Weapons of Ryukyu Kobujutsu
This weapon is the most glamorous of the Ryukyu system and exudes a feeling of history long gone. The usage however is more akin to a combination of Zulu fighting and European sword and small shield fighting.
Studied at Nidan level the Tinbe-Rochin is the most unique of all the Ryukyu Kobujutsu weapons and is seen as the odd one out. Most definitely constructed for fighting it follows in the footsteps of fighting all over the world and many of the techniques are akin to this standard approach.
The Tinbe (Shield) can be made of various material types but is commonly found in vine or cane, metal, or for presentation, in turtle shell. The shield size is generally about 45 cm long and 38 cm wide. For Kumite, fibreglass casts are often used, as they are durable and can be designed to look exactly like the real thing. Light in weight it helps the practitioners quickly get used to holding the shield in the hand.
The Turtle shell is more ceremonial and originates form the use of the Bekko Kame9Amber Shell Turtle) in Okinawa. Some use the more common Green Turtle but in this day and age the use of turtle shells is not necessary.
The Rochin (Short spear) is cut with the length of the shaft being the same distance as the forearm to the elbow if it is being held in the hand. The spearhead then protrudes from the shaft and can be found in many differing designs. The favoured style has an expanded middle section before the point, which is twisted upon insertion to make the wound larger. The weight of the blade is critical for the spear usage, which is swivelled between the fingers to use both ends, smashing with the butt end and stabbing with the blade end. If the shaft is made the same way as Kama with a tapering to a larger butt end, it makes for ease of use and understanding of length in hand without looking.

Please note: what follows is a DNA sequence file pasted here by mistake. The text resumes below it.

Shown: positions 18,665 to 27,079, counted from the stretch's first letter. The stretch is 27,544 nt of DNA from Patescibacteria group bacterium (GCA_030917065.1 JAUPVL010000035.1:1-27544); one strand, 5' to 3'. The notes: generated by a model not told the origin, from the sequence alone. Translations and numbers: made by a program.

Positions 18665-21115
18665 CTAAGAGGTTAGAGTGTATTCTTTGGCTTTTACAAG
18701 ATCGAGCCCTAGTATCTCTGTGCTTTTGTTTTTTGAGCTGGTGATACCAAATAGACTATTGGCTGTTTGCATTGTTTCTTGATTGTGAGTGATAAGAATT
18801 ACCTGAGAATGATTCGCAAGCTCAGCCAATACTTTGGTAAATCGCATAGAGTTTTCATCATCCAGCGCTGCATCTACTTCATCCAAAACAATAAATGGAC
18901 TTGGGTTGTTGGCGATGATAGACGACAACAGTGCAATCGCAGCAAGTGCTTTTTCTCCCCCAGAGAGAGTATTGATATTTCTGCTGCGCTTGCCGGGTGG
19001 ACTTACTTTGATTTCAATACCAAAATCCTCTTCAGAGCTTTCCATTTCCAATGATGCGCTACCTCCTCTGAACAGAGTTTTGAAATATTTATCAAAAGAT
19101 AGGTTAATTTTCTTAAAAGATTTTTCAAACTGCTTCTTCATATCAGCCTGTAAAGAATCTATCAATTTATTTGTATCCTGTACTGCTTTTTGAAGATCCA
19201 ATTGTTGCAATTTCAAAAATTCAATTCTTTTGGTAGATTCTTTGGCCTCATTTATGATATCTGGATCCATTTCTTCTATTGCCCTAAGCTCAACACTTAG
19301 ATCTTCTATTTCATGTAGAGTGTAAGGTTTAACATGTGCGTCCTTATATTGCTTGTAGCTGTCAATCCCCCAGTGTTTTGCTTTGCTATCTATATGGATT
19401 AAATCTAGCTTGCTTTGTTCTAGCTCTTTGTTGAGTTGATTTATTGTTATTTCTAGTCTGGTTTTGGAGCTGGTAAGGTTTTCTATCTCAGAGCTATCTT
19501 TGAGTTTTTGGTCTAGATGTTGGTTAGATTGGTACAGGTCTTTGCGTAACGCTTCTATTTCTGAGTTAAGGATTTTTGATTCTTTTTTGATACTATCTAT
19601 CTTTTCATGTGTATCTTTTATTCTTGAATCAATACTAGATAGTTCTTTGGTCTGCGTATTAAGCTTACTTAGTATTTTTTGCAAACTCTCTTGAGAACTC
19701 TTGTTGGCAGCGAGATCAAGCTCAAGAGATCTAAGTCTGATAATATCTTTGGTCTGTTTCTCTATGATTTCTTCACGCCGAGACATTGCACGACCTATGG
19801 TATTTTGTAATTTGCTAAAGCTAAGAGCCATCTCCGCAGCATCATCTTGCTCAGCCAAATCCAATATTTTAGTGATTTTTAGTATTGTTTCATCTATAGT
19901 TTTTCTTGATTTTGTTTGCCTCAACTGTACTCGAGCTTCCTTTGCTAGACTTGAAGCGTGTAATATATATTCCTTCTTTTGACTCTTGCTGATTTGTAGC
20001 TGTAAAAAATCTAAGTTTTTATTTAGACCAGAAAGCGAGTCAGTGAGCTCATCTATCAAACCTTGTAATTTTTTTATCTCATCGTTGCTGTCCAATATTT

The techniques of the Tinbe are circular to avoid too much direct contact and the glancing style is introduced early in the Kihon stage. Keeping the Waki area tense and the Hara strong is paramount as extending the arm too long in blocking can result in poor technique and the inability to absorb, glance or deflect the opponents attacks.
The Rochin is predominantly used in an upward stabbing motion, piercing armour under the rib cage, armpits, and throat. It is also thrown and the study of Shingetsu Ryu Shuriken within the system aids this technique significantly. Hiding the Rochin behind the Tinbe is common and allows for the element of disguise and surprise. Kumite drills are undertaken against the Bo and distance understanding and getting close must be studied well.
Good knees are essential for the Kumite as many of the counter attacks (Go no Sen) are from a standing position dropping low quickly whilst deflecting the attack with circular blocking movements. An understanding of Ukemi is also important and this requires much study as break falling incorrectly with a sharp Rochin and Tinbe in hand can have dangerous consequences.
Clearly the origins of design and usage bear little resemblance to agricultural needs and this beautiful weapon has been designed for one thing: warfare.
Kanigawa no Tinbe